Being top of the class can affect your education and income later in life
In addition to the positive effects of having high grades in itself, being top of the class increases the probability that a student finishes a longer education or gets a higher income later in life. For students at the lower end of the grade distribution, being a bit more highly ranked compared to other students in the school increases the probability of finishing upper secondary school. These are the results of a new dissertation in economics from the Swedish Institute for Social Research (SOFI) at Stockholm University.
Two students with similar grades and similar background who attend similar schools, can have different probability of completing a long education, getting a higher income later in life or even completing upper secondary school, only depending how they are ranked internally their school. The effect is stronger at the tails of the grade distribution: Students with very high or very low grades are positively affected by having a slightly higher rank within the school, but the effect does not seem to be present among students with average grades. These are the results of a new dissertation in economics from Stockholm University.
“If a student with very high grades gets a slightly higher rank within a school, it increases the probability of choosing a more challenging track for their education, completing more years of education and getting a higher average income later in life. For the students with very low ability the ordinal rank in class can affect the probability of finishing upper secondary school”, said Iman Dadgar, newly appointed PhD in economics and researcher at the Swedish Institute for Social Research at Stockholm University.
Students from low-income families affected the most
In the study, Iman Dadgar compared students with different school level grade rank positions, but the same rank position nation-wide, and examined how they performed later in life, to see if the school level rank had a connection to the students’ “success”. He used register data of all Swedish students who finished 9th grade between 1990 and 1997. To measure their “success” later in life he looked at the length and level of their education and average income, among other things.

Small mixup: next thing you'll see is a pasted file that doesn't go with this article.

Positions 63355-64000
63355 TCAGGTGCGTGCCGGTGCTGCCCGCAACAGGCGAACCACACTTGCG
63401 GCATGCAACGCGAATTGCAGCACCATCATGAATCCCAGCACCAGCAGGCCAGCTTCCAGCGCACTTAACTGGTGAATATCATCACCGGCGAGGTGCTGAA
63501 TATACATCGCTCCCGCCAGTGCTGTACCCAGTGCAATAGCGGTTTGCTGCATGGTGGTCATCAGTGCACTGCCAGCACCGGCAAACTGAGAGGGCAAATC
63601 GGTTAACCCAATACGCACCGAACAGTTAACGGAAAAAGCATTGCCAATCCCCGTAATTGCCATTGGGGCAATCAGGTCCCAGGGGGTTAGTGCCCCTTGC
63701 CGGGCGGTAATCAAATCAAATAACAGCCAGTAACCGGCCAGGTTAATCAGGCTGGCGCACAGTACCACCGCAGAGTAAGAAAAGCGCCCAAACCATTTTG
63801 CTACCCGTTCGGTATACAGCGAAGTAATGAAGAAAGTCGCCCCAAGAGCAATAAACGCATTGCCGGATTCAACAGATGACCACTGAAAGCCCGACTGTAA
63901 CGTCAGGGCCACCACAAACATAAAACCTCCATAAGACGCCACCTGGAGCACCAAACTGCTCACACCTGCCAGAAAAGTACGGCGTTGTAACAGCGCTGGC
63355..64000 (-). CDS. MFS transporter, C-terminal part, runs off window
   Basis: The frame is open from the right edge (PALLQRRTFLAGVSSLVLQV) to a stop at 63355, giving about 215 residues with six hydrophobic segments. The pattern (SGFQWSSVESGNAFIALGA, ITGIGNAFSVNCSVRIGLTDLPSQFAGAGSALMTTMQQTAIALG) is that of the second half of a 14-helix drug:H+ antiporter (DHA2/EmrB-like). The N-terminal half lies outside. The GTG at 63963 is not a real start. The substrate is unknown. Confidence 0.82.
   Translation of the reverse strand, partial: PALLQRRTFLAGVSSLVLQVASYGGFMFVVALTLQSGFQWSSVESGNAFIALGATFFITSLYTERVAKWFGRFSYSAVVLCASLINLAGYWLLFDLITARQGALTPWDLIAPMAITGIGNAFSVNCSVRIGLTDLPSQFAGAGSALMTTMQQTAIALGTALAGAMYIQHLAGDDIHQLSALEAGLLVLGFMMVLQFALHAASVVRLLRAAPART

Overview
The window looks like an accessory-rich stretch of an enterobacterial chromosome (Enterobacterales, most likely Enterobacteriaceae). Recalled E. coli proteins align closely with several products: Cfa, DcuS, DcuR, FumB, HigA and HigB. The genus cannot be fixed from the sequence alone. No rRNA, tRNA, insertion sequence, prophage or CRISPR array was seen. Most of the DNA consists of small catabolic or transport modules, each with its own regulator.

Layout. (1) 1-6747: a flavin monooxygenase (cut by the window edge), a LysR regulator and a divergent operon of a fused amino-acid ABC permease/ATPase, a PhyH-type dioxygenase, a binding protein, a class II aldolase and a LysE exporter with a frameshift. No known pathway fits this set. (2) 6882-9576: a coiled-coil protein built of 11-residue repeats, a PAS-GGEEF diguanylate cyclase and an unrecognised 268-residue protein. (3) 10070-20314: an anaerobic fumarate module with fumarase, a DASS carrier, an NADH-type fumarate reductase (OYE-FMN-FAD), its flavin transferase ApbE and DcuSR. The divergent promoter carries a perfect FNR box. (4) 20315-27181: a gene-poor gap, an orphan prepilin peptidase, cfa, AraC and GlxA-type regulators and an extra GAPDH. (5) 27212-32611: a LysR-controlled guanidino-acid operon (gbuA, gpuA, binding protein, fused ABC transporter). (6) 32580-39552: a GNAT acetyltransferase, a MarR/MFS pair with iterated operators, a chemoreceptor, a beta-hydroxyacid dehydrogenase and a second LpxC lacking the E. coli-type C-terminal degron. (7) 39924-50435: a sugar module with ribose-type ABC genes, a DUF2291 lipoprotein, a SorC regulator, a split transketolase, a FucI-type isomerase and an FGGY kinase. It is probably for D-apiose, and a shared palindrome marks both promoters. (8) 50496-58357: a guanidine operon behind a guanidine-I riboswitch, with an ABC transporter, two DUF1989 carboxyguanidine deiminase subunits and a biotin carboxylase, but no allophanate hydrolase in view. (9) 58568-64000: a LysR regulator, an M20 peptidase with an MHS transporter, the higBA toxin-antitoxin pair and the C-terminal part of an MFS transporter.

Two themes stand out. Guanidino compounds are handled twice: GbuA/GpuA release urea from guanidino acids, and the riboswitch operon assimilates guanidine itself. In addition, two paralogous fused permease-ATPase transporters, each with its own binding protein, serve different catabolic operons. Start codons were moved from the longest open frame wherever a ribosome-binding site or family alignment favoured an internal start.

“I found that students from low-income families, and with immigrant background, are more strongly affected by their grade rank in school. There is also a difference for boys and girls. Girls tend to gain more than boys from an increase in the grade rank, especially if they are near the top of the class. Girls also seem to compare themselves to the other girls in class, rather than to the entire class”, said Iman Dadgar.
The findings from this study are contrasting earlier studies from the US which have shown an effect of the ordinal rank for students at all levels, regardless of their ability or grades.
“A possible explanation for the different results from our Swedish data is that the school system in Sweden is more equal, at least during study period. Students from different background more often attend the same schools, and the income and wealth distribution is not so wide” said Iman Dadgar.
"Should work to reduce this negative effect"
The results of this study stresses the importance of not only comparing different schools and the average results of school classes, Iman Dadgar emphasizes.
“Today we mainly focus on the quality of the entire school, but it is also important to consider the students’ position in the class, which plays an essential role in their long-term outcome, said Iman Dadgar.
He also wants to highlight the negative effect of the ordinal rank for student with lower ability.
“I think that the educators should work to reduce this negative effect, since it has long-lasting consequences for the students, said Iman Dadgar.
How the study was carried out
In the study, Iman Dadgar has used register data with the grades of all Swedish students who finished 9th grade during the years 1990 – 1997, and he has followed them until the age of 33.
The students were ranked within their school and nation-wide. Both rank variables are based on the final grades of the compulsory school, after the ninth year of school in Sweden.
To measure the outcome, the level of “success” for these students later in life, he used four different indicators. The years of education, which fields of study they choose, probability of finishing upper secondary school, and their average income in the age of 30-33.
Read more about the research
Dadgar, I. (2022). Essays on the economics of education and health (PhD dissertation, Department of Economics, Stockholm University).
Researcher, PhD in economics
Swedish Institute for Social Research (SOFI)
Phone: 08-16 41 59
Last updated: June 21, 2022